• If you find a company you love and respect be willing to start at the bottom doing a job you may be over-qualified for. Sometimes it’s more about the company and less about the initial job title.

    • Devan, I’m totally in agreement that it’s more about the people and the company you’re working with than it is about the title. Whatever you need to do to surround yourself by, and work with, the right people is worthwhile, in my opinion. Thanks for sharing :)

  • Alex

    Be willing to work for nothing (or very little) money. Now I’m not talking about an unpaid internship. I’m talking about if you really want a certain job or position, you will reach out to that person or company and you will give them value with asking for very little in return. You are so passionate about this job position or company that you would be willing to work unpaid or for peanuts because you know how many doors it will open and how much experience you will get from it. You could get a lot of dream jobs just by being proactive in contacting them and adding value (something you think they could improve, interesting industry data, awesome new ideas) and then asking for very little in return.

  • Never let yourself become obsolete! Be hungry — so always be taking a class here and there; if you see a skill that a workmate is really good at and you’re interested, ask to be taught; and never stop reading!

  • Leigh

    I would say research the best few companies in your industry near where you’d like to work, and meet as many people who work for that company. Make sure they know exactly what you are looking for in a position. Great article!

  • I always try to remember that I am interviewing them as much or more than they are interviewing me.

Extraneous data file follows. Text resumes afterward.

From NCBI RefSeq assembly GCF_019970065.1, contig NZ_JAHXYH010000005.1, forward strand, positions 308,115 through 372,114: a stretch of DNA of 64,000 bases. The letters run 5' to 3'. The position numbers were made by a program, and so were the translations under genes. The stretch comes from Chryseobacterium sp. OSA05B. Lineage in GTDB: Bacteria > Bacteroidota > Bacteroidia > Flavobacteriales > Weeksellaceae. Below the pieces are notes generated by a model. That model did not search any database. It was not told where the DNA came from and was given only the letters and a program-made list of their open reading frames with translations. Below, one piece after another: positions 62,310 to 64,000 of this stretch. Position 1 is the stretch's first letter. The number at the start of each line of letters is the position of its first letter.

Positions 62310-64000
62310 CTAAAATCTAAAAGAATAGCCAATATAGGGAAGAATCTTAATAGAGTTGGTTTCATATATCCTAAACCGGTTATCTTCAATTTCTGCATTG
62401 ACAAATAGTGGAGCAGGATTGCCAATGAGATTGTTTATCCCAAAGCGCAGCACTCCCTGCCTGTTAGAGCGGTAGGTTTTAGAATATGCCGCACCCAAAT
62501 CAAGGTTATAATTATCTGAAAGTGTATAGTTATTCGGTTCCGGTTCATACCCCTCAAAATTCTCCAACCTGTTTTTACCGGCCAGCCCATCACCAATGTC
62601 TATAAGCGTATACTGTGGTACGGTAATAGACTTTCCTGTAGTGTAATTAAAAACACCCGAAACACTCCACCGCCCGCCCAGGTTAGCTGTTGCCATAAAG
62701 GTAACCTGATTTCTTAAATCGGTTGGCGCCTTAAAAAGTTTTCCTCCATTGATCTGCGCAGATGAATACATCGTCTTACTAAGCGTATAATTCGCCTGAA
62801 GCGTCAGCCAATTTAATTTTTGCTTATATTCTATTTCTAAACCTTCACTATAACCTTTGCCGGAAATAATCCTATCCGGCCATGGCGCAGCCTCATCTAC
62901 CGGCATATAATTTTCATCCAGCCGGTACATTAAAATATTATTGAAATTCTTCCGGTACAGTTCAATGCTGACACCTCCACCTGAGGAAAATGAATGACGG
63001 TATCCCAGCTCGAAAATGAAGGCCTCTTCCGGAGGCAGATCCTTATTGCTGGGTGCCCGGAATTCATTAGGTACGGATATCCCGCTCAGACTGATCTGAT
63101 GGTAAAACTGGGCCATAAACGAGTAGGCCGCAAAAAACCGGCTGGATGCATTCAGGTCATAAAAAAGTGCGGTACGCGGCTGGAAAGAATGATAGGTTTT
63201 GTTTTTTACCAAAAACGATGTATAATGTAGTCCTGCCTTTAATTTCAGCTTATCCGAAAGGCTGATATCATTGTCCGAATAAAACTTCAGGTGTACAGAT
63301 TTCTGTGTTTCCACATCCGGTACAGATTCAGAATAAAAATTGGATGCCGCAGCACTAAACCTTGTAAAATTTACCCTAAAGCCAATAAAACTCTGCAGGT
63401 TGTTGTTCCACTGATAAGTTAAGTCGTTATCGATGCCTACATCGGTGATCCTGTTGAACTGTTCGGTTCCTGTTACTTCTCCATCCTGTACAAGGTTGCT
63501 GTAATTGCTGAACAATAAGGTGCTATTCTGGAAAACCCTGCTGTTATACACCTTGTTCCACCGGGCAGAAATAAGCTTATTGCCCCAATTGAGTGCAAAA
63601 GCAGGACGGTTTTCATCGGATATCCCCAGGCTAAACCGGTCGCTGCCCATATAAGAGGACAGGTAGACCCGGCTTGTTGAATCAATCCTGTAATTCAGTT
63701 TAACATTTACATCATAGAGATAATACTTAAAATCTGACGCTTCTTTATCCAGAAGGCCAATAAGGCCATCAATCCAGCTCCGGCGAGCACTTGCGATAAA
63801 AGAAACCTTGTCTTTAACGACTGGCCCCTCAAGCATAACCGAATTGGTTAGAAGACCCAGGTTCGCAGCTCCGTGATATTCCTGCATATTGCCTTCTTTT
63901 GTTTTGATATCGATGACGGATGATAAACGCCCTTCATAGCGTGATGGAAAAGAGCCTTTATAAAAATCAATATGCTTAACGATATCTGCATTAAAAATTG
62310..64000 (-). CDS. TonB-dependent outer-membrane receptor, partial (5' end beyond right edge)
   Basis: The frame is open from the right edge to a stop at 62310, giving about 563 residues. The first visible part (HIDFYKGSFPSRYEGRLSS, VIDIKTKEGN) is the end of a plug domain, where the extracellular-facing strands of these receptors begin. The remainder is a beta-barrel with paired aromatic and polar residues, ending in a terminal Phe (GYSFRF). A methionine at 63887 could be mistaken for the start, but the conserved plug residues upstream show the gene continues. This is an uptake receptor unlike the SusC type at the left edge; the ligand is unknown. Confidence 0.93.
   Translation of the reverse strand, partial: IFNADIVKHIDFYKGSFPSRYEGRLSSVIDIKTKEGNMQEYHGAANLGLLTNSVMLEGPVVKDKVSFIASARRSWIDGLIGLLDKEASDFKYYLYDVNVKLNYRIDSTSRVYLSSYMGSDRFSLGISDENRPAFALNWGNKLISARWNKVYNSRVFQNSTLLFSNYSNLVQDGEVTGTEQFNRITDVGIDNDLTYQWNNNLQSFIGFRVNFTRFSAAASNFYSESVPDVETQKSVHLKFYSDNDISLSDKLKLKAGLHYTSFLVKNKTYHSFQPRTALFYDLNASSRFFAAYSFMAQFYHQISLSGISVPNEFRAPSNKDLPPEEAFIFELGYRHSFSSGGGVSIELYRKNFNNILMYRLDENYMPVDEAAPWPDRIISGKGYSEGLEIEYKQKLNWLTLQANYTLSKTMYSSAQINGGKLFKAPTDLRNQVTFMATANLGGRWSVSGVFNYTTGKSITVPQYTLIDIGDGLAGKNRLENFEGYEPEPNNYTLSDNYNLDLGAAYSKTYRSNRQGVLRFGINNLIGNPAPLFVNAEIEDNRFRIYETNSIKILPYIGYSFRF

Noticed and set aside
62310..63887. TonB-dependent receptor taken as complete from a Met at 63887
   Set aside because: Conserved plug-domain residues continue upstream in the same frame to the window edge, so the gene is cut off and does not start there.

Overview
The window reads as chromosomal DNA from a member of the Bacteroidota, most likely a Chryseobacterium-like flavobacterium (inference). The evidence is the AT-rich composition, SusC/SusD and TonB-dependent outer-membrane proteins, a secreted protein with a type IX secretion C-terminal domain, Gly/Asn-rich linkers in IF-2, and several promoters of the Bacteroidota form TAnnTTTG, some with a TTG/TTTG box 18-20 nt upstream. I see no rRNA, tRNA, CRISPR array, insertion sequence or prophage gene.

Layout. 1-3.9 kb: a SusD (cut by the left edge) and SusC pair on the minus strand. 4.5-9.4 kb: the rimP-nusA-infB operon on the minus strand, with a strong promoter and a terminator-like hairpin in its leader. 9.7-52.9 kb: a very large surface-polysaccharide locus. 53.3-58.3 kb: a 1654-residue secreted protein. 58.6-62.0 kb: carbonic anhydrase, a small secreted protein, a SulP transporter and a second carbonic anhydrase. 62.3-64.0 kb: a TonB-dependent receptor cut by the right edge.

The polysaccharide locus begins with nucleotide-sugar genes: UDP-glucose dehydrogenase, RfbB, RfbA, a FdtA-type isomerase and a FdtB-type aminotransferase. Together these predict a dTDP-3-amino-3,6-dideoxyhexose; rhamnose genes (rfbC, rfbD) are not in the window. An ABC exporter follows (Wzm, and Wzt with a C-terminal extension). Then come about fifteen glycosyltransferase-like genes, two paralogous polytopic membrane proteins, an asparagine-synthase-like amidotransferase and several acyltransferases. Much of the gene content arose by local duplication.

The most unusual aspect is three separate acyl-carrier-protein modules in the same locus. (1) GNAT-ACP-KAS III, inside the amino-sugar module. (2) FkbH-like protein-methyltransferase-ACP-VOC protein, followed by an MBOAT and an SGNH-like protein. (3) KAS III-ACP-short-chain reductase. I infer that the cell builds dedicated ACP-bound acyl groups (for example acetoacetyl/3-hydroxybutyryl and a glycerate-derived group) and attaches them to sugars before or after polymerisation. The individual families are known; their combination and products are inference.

• Feel confident in yourself and your skills while job searching. The better you feel about yourself, the more opportunities you will try to take advantage of. If you feel like crap and think you suck at certain things, you’re going to doubt your abilities MUCH more and miss out on great leads!

  • nina

    A true gesture of appreciation is sending a thank you note/email after you meet someone. A simple thank you goes a loooong way!

  • The best option is to bring something to the table that 1) is different from what most others are offering or b) is of a higher quality than what others are offering. At the end of the day, if you’re consistently bringing value to a person, organization, etc. – you will have a job. Figure out how to meet somebody’s needs better than other people can and you will stand out.

  • Kevin Van Hoesen

    Awesomeness. Tip #1: Design a resume that doesn’t look like resume. I once designed a high-gloss resume that looked and read like a airline safety brochure. People in the marketing space that I met for informational interviews loved it! It was a representation of my personality and people saw that. It was more than just information on paper. It was me on paper. Once I became an accountant though, I had to sideline it and get back to boring.

    • I freaking love this Kevin, and I want to see your resume.

      And who says accountants have to be boring? ;-)

  • Susan

    Tell them why you are the best choice they could make!

  • I think that one of the first thing you need to do is to decide what it is you actually want to do with your life. I’ve found that for a lot of people their jobs suck because they ended up there by default (or because of others’ expectations) instead of consciously working to get to that place. This isn’t to say that you have to have it all figured out with a 5-year plan, but you have to have some idea of what things you like and dislike. Along the same lines you have to realize that things you like may be very different from what your friends and family like. I would hate being a full-time teacher or doctor, but I love spending most of my time in front of a computer.